El Nino Cycle Key to Hurricanes

May 27, 2022

WFLA Tampa:

There is arguably nothing more influential in determining how active the Atlantic hurricane season will be than El Niño and La Niña. La Niñas typically cause more active seasons than El Niño; but how much more active?

An exclusive Max Defender 8 analysis reveals the difference is even more shocking than previously thought, with La Niñas producing triple the number of hurricanes over the past 30 years.

The image above shows a direct comparison between all hurricane tracks during nine La Niña seasons – the top image – and during nine El Niño seasons – the bottom image. The difference is stark.

Below WFLA Tampa’s Chief Meteorologist on why it matters.

3 Responses to “El Nino Cycle Key to Hurricanes”

  1. rhymeswithgoalie Says:

    The increasing Ocean Heat Content (OHC) is raising the floor. I’d expect El Niño seasons to be eventually as busy as La Niña seasons used to be. A hurricane is a giant Carnot engine, and once a strong column forms, it can withstand more shear than a tepidly-fueled cyclone.

    With the OHC content rising, we don’t even need hurricanes for the increasing warm air streaming off the Gulf to cause serious damage (rainbombs, derechos) for people inland.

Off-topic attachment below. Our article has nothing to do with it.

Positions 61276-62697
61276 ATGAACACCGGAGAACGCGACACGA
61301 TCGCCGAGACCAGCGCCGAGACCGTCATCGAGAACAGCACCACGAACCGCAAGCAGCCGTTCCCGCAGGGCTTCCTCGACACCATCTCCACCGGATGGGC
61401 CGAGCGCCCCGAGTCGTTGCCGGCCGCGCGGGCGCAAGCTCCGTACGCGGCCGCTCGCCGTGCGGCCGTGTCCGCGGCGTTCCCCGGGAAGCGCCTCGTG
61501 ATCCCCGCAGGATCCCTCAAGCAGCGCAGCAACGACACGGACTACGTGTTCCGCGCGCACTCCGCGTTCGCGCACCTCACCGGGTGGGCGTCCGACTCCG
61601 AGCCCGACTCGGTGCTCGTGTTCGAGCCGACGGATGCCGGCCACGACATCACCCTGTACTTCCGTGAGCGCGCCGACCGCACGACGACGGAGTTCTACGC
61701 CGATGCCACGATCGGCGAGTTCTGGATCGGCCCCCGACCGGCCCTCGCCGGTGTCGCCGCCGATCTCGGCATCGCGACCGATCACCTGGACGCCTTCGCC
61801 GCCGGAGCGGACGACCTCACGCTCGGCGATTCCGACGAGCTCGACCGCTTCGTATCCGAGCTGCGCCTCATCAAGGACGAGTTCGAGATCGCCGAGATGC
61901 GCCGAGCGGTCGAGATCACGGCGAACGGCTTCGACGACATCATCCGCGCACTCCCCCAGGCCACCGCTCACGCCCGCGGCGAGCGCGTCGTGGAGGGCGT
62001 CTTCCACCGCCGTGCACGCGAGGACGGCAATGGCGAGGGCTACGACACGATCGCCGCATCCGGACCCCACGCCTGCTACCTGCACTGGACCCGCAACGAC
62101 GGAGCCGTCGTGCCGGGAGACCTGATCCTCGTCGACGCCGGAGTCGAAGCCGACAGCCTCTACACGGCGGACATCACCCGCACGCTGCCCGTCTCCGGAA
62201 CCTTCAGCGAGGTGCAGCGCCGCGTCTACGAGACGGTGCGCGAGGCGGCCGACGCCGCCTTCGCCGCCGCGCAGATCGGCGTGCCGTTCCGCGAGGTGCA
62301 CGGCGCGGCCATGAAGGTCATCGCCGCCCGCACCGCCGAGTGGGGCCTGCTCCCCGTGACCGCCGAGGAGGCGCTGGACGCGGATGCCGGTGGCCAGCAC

2. neilrieck Says:

    In physics, the formula for kinetic energy of any solid moving mass is Ek = “1/2 mv^2” so I was surprised to just learn that doubling velocity from 75 mph to 150 mph produced 250 times the damage. I am going to assume that hurricane damage (which I assume is proportional to hurricane energy) require us to view the hurricane from a fluid dynamics perspective.

    • Gingerbaker Says:

      Sounds to me like a materiel science question. How much force is required to snap wood, pull out the nails holding a roof on, blow over a tree, break glass etc?


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